TOPICS: Political forces should rethink their positions
Minister Prakash Koirala has accused the Indian government of assisting the Maoists in continuing their over nine-year-old ‘people’s war’. In an exclusive interview to vernacular weekly Janabhavana (August 15), he claims to have a conclusive proof to support his assertion. Citing his acquaintance with one Nepali national in the Indian armed forces, he said that the Indian authorities have helped the “Maoists to receive military training at an army camp near Dehradoon, Uttar Pradesh”. Koirala further alleged that they are aiding the Maoists with the motive of weakening the institution of monarchy.
This is a serious allegation. However, Koirala’s statement, as some say, has to be taken with a pinch of salt. India, like the US, the UK and the Nordic countries, has been putting pressure on the King to give up his personal ambition and restore the democratic order. Meanwhile, Koirala’s allegation also reflects the thinking among some sectors in the country about India’s involvement in one or the other way in the Maoist problem. However, this allegation, made at a time when India itself has shown grave concern over the infiltration of the Maoists into Indian territory, raises doubts about its veracity, for the King-led government is sore with all the democratic powers of the world, including India, for pressurising the King.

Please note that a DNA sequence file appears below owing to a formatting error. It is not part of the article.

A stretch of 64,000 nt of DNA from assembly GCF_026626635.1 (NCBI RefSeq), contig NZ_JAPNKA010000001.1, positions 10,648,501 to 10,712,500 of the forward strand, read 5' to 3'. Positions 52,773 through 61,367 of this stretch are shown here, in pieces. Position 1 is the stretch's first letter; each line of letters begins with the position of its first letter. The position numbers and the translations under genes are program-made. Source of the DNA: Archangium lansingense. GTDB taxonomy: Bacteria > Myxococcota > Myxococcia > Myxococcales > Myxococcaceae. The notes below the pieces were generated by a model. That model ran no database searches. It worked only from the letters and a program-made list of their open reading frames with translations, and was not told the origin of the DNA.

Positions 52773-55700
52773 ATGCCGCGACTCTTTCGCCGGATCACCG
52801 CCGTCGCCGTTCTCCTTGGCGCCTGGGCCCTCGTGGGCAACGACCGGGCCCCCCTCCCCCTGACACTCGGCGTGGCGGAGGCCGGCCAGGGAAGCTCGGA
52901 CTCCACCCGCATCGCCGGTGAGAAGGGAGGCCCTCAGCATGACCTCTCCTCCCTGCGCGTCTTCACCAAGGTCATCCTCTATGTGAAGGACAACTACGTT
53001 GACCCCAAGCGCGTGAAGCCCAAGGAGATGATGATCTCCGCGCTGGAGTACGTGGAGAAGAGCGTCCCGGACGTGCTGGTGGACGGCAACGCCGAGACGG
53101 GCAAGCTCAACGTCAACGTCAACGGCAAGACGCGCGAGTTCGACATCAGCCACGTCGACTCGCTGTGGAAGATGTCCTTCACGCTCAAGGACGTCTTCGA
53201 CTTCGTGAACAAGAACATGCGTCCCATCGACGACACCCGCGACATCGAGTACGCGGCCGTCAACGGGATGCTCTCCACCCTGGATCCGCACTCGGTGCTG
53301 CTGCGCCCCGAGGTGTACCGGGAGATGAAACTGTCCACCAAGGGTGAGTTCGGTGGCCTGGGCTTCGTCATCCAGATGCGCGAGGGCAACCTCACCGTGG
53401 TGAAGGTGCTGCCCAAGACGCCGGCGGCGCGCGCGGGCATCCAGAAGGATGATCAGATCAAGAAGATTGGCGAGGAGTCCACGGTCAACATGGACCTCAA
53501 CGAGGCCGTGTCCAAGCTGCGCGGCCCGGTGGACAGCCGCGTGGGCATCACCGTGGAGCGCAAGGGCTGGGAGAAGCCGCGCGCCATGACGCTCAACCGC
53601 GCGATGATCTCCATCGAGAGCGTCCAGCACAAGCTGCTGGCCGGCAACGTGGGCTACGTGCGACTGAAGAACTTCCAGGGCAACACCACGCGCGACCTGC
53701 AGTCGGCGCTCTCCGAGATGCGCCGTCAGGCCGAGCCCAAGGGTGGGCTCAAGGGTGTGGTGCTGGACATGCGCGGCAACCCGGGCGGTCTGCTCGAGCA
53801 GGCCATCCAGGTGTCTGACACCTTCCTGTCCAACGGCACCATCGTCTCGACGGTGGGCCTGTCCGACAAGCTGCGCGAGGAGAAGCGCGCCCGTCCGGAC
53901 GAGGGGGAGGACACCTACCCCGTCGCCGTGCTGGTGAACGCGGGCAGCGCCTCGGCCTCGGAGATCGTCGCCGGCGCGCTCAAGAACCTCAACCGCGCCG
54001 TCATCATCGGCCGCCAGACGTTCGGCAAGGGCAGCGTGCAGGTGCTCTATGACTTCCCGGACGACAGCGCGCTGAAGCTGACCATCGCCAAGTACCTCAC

Meanwhile, the incumbent government is also afraid of the possibilities of the anti-regression seven-party alliance joining hands with the Maoists, for such an eventuality is sure to provide a fresh and strong lever to all the anti-regression allies which of late have started having an unfavourable view of the monarchy, although there is no clear proof as yet of their going in for a republican order, unlike the radical younger generations in their parties.
Information and Communications Minister Tanka Dhakal has issued a warning to the parties, threatening them with being branded as terrorists themselves, if they ever joined the Maoists as allies. This, apart from provoking the Maoists, has also displeased all those who want peaceful settlement of the insurgency at the earliest. The US, the UK and the EU are urging the country’s all political forces to come together, and help restore peace, order and democracy. Many hold the opinion that any protracted armed action against the Maoists wouldn’t help the government in defeating or destroying the rebels. All those who think that the problem can be resolved through armed strength against the insurgents should take this point into account.
Meanwhile, the Maoists, too, should realise that they can hardly achieve their radical goal in the face of the stiff opposition they face on all fronts. India, like the US, the UK and the EU as well as the UN, wants democracy and constitutional monarchy to stay in the country. This course alone can ensure a stable Nepal and its progress in all spheres. To achieve this, all concerned — the palace, the parties and the Maoists — should revise their views and acts.